• The Mozilla-Google search arrangement ends in 2011, according to the most recent public disclosure I was able to find. Is that date accurate?
  • Are Mozilla and Google in discussions to extend that arrangement further, and if so would it be under revised terms?
  • Has Mozilla made contingency plans in the event that Google decides to end or scale back its support?

A Mozilla spokesperson replied with a link to the 2009 financial FAQ, which contained equally vague language: "We believe that search providers will remain a solid generator of revenue for Mozilla for the foreseeable future."

On December 1, I asked Mozilla PR for news on whether the agreement with Google was renegotiated or whether the foundation has any further update to that FAQ. I received a crisp reply:

We currently do not have an update to share.

In 2010, 84% of Mozilla's $123 million in revenue came directly from Google. That's roughly $100 million in funds that will vanish or be drastically cut if the deal is either not renewed or is renegotiated on terms that are less favorable to Mozilla.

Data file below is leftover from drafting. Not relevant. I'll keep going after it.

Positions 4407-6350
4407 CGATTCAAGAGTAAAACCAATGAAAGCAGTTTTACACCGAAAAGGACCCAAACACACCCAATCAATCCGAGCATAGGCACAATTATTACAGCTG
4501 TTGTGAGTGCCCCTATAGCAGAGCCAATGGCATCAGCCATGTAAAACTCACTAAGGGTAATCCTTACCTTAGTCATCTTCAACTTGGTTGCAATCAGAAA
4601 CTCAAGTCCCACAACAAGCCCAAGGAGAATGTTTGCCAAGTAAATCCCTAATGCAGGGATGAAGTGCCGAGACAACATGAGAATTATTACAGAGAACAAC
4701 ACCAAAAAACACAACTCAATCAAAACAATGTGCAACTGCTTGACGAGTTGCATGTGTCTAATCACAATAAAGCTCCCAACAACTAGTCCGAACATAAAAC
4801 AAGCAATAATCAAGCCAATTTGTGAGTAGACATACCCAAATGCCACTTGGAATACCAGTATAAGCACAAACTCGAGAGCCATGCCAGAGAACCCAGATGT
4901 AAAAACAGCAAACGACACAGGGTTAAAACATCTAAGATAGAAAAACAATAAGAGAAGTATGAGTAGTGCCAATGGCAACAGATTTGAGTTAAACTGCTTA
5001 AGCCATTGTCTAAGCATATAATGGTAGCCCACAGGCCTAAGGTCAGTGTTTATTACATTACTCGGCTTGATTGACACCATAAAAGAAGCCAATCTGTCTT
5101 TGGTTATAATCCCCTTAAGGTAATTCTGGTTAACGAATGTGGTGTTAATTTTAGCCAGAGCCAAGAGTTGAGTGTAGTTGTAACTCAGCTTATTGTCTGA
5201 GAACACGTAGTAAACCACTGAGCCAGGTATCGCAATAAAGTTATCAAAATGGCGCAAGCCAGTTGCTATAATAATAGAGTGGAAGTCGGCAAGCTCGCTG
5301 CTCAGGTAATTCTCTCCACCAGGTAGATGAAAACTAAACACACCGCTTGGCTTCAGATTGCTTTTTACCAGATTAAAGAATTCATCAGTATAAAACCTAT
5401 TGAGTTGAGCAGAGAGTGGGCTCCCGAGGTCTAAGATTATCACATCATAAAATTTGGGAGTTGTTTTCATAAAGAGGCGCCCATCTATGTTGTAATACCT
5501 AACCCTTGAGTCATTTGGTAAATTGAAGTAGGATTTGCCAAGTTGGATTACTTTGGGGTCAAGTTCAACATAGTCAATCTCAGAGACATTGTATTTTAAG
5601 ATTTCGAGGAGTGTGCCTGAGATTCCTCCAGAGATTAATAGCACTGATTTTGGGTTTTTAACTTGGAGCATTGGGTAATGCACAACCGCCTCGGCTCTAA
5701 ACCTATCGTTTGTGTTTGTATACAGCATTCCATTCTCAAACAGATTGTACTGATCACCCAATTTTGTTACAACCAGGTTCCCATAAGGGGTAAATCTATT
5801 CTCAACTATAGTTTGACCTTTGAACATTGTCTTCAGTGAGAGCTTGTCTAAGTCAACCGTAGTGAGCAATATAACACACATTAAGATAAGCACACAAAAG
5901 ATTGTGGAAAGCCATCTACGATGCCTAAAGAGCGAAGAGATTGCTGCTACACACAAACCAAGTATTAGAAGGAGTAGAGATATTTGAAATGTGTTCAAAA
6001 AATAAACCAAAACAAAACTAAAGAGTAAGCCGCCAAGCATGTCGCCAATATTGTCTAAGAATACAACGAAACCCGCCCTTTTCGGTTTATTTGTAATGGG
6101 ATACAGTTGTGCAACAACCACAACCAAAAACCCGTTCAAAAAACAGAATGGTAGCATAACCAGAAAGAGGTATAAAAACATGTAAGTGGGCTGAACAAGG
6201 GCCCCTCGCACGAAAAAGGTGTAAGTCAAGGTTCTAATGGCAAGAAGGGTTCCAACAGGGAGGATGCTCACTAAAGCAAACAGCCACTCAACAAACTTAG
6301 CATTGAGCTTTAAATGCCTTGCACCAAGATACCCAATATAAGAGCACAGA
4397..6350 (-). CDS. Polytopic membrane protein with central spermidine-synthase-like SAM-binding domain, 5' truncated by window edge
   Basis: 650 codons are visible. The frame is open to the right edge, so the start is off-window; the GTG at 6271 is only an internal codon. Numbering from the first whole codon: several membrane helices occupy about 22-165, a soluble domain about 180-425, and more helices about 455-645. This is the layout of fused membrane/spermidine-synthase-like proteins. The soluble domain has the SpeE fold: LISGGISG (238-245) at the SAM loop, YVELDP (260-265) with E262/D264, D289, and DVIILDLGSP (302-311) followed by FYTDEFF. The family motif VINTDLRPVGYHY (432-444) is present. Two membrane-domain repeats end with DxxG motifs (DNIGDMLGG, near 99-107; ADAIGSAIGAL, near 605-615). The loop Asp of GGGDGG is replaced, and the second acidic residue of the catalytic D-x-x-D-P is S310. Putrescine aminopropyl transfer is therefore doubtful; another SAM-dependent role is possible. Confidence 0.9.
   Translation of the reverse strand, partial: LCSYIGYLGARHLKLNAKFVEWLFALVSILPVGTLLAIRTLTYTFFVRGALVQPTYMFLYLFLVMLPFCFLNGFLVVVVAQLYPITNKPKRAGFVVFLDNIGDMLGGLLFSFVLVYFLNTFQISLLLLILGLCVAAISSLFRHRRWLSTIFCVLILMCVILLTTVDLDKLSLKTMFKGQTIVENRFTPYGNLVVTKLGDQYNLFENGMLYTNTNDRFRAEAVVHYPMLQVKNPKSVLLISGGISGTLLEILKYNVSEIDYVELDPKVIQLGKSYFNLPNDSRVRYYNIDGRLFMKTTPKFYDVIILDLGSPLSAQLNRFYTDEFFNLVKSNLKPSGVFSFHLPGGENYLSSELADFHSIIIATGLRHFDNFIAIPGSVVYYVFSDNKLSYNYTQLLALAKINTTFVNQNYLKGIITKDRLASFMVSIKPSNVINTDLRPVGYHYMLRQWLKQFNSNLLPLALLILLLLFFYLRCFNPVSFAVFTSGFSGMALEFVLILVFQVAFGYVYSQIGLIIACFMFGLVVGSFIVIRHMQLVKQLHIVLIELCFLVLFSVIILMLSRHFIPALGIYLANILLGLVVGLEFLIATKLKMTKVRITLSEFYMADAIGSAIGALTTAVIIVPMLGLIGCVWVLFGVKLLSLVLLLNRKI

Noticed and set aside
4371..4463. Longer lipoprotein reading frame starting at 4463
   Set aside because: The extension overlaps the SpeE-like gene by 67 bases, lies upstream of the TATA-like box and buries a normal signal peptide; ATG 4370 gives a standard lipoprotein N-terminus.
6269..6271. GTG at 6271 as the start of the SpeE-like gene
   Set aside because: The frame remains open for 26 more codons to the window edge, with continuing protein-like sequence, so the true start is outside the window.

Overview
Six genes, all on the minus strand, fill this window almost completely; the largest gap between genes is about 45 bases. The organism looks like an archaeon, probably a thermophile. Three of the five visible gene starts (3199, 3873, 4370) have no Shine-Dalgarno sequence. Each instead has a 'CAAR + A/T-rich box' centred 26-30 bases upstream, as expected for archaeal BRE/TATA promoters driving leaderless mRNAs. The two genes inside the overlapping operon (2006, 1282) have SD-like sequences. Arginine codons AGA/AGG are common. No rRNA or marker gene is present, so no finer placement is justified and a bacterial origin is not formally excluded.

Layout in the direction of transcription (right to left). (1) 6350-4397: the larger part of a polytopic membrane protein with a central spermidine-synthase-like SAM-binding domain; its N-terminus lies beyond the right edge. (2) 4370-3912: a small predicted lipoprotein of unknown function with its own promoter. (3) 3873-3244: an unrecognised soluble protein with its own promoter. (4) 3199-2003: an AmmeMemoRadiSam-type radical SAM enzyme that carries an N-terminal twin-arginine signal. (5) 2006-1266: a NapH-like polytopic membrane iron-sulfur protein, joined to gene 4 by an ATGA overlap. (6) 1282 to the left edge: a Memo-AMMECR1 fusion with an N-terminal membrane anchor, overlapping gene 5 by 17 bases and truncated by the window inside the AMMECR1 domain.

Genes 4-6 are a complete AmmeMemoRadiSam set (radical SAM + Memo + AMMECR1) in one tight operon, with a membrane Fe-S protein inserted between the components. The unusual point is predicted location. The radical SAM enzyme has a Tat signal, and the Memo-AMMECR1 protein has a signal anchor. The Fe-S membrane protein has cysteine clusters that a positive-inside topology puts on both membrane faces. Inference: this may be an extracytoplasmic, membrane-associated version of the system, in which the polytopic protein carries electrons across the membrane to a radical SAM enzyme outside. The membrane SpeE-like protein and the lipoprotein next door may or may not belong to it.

When the original three-year partnership deal was signed in 2008, Chrome was still on the drawing boards. Today, it is Google's most prominent software product, and it is rapidly replacing Firefox as the alternative browser on every platform.

Back in March, I suggested that Firefox won't survive:

So where does that leave Firefox? It doesn’t have an app ecosystem or a loyal core of developers. Extensions? Those were worth bragging about in 2005, but in 2012 the story is apps. Businesses and consumers will want to use the same browser that powers their installed apps. In the PC space, that means Google or Microsoft. It doesn’t leave room for a third player.

Mozilla knows this. The last item on its latest roadmap highlights the need to "plan for a future where Desktop, Mobile and Web Apps run on a common platform" and "to design and architect towards this eventual outcome." But the last line notes that "implementation of this is not a priority."

With its biggest source of revenue likely to dry up and a platform that is under attack from Microsoft and Google, how long will it take before Firefox slides into irrelevance?

Related posts: